White Coat Ceremony & Welcome Notes Project
Each fall, the DMS community welcomes the incoming class to the privileges and responsibilities of the medical profession at the White Coat Ceremony. This event, where students receive their first white coat, marks the symbolic beginning of their career in medicine. When members of the DMS Class of 2012 received their brand new white coats at this year’s ceremony on October 4, they were thrilled to reach into the pocket and find a personal note of welcome from a DMS alumna or alumnus.
Thanks to the more than 80 alumni volunteers who wrote warm and personal greetings to our incoming first year students, the white coat welcome notes project was a huge success. Scroll down this page to read a few examples of those notes.
Please click here if you wish to participate in this project as a note writer next year. Interested alumni should volunteer by July 10, 2009.
Among those who addressed the 81 members of the Class of 2012 at the White Coat Ceremony was Pearl O’Rourke, DMS’73, president-elect of the DMS Alumni Council. Read her heartfelt, wise, and humorous remarks here.
Sample welcome notes from DMS alumni
to members of the Class of 2012:
Mallory Rose -- Welcome to the hill winds of the north.
I hope you are as excited about being a member of the Dartmouth Medical School community as I was when I was accepted back in 1956.
Now that I have retired, after delivering 6500 bairns, I can look back on a satisfying career. What will you see when you look back in the year 2060?
Remember to enjoy each patient (even the difficult ones), to work hard, to learn well and strive always to become what the old DMS motto says: "To treat the whole patient with the whole physician."
Warm best wishes,
Bob Shirley, DMS '58
As you embark on this next leg of your journey, know that you are supported by friends and family and a Dartmouth Medical School community that believes in you and encourages your success in this amazing life choice that is the practice of Medicine.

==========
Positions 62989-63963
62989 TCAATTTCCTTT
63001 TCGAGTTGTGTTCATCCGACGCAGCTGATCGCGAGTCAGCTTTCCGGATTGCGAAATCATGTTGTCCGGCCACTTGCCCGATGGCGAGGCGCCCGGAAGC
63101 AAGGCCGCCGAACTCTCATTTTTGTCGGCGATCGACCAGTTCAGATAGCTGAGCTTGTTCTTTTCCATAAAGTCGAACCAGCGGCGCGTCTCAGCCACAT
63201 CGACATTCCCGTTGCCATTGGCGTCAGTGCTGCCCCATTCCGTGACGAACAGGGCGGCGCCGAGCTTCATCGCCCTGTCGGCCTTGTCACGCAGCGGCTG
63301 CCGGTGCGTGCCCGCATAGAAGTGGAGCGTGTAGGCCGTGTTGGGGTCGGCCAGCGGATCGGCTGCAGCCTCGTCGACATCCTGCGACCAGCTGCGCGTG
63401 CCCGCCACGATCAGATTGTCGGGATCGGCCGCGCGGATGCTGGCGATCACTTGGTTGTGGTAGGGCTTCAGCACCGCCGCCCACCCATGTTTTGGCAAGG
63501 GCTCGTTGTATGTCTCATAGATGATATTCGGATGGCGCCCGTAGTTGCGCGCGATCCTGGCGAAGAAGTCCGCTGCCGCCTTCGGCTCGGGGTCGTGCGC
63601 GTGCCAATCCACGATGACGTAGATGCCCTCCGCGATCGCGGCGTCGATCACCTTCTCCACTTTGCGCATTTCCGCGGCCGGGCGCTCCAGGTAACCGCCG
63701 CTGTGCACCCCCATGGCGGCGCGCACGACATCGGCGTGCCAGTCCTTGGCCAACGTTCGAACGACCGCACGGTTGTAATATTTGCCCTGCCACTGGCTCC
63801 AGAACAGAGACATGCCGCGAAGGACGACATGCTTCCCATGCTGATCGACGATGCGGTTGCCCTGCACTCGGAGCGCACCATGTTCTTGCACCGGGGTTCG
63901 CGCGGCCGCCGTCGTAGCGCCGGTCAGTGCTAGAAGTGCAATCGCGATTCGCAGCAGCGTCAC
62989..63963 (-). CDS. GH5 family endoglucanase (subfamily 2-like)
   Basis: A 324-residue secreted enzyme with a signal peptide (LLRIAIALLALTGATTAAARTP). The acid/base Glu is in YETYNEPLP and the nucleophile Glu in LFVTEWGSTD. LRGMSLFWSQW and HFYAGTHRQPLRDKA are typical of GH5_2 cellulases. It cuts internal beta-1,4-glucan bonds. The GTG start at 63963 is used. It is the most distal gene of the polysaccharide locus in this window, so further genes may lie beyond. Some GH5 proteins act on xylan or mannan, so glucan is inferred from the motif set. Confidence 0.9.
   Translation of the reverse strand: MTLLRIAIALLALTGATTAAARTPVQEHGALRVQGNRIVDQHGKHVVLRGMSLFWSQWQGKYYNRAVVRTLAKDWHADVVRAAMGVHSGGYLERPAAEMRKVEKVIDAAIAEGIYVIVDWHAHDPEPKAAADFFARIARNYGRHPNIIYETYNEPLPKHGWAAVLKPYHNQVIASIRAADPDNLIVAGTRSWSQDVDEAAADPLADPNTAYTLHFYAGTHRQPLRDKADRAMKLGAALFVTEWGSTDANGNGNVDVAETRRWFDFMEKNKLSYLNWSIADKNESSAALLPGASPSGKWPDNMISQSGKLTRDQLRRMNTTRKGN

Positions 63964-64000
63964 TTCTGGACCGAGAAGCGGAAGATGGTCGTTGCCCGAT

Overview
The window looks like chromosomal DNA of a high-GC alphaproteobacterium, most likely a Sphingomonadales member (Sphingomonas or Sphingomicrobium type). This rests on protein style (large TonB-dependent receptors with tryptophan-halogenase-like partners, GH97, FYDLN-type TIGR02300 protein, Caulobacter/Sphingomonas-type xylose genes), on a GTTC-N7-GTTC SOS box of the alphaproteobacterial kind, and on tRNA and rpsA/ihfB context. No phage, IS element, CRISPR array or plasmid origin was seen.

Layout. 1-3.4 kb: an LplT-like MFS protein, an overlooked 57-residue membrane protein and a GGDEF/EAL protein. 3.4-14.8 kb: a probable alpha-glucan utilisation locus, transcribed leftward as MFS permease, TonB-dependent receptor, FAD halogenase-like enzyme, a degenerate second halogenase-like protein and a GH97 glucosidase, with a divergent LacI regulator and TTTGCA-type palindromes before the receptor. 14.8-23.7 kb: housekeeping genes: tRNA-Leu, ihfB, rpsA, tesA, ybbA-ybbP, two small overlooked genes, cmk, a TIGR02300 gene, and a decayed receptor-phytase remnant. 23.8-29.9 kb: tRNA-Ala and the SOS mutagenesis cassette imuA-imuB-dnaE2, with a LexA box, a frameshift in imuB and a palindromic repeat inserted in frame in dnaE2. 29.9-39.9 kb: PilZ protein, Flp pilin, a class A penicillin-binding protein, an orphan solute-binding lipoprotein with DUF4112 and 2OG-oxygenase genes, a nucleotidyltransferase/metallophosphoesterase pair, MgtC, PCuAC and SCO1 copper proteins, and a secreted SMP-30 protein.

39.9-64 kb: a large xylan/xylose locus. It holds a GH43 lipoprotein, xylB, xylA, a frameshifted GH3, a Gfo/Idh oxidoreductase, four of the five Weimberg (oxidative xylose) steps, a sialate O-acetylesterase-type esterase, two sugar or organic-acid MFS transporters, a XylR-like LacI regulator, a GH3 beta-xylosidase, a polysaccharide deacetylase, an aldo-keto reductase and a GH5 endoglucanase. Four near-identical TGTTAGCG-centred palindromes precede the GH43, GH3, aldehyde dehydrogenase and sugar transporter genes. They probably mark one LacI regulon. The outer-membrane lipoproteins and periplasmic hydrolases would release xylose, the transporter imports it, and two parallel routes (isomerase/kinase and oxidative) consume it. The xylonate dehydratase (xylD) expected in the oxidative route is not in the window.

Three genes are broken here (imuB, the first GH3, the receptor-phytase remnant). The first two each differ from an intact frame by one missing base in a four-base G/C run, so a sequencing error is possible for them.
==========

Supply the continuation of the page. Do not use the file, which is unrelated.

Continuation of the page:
I graduated from DMS in 1976, and have practiced internal medicine in two university teaching settings, in an HMO for 17 years and now practice part-time in Hopsice and Palliative Care Medicine. I never imagined that I would be part of an interdisciplinary team, delivering care to patients at the end of their lives in their homes. What a privilege it is.
Mina, listen to your heart, find your passion in medicine and know that your mission to care for fellow human beings is challenging, but rewarding. It is exhausting but renewing. Remember always, that the patient is the one with the disease, that all patients deserve our care and compassion AND that you must also care for yourself as you do this work of doctoring.
NAMASTE, Mina, and best of luck.
Linda C. Coffin, DMS '76
Welcome to the "white coat club." Not sure if any of us are truly worthy, but always give it your best. Wear it with honor and pride, and first do no harm.
A few pieces of advice:
- don't take yourself too seriously - medicine is merely the art of entertaining the patient while nature takes its course
- the enemy of good is better
- a tincture of time is often the best medicine
- a third of what you learn now will always be correct, a third will change, and a third is wrong - therefore, never stop your medical education
- great things do not happen by impulse, but by a series of small steps brought together (getting your white coat is your first step)
- and most importantly, always listen to the patient.
Best of luck on your privileged journey through medicine. We are all so very lucky. Welcome aboard... and buckle up, it's a crazy but fun ride.
Put this away and read it every 5 years, it will continue to make more sense :-)
John Hoy, DMS '93
You are entering a fantastic episode of your life, both professionally and personally. Medical school will undoubtedly challenge you (it does for us all), but Dartmouth is a great place to take on this challenge. I came to DMS with a plan to become a small town family doctor in Maine. Instead, the challenge of academia and the joy of teaching led me to Stanford where I am a member of the Clinical Educator faculty in internal medicine.
There are a myriad of opportunities available. My advice? Don't pick too fast, but certainly dig in and gather all the experience you can in learning, research, teaching, service, and any other opportunity that comes your way. Oh yeah, and then there is skiing, kayaking, soccer, hockey, singing, 5-Olde, and much more.
What you will do will excite us all.
Best to you,
Christopher (Topher) Sharp, DMS '98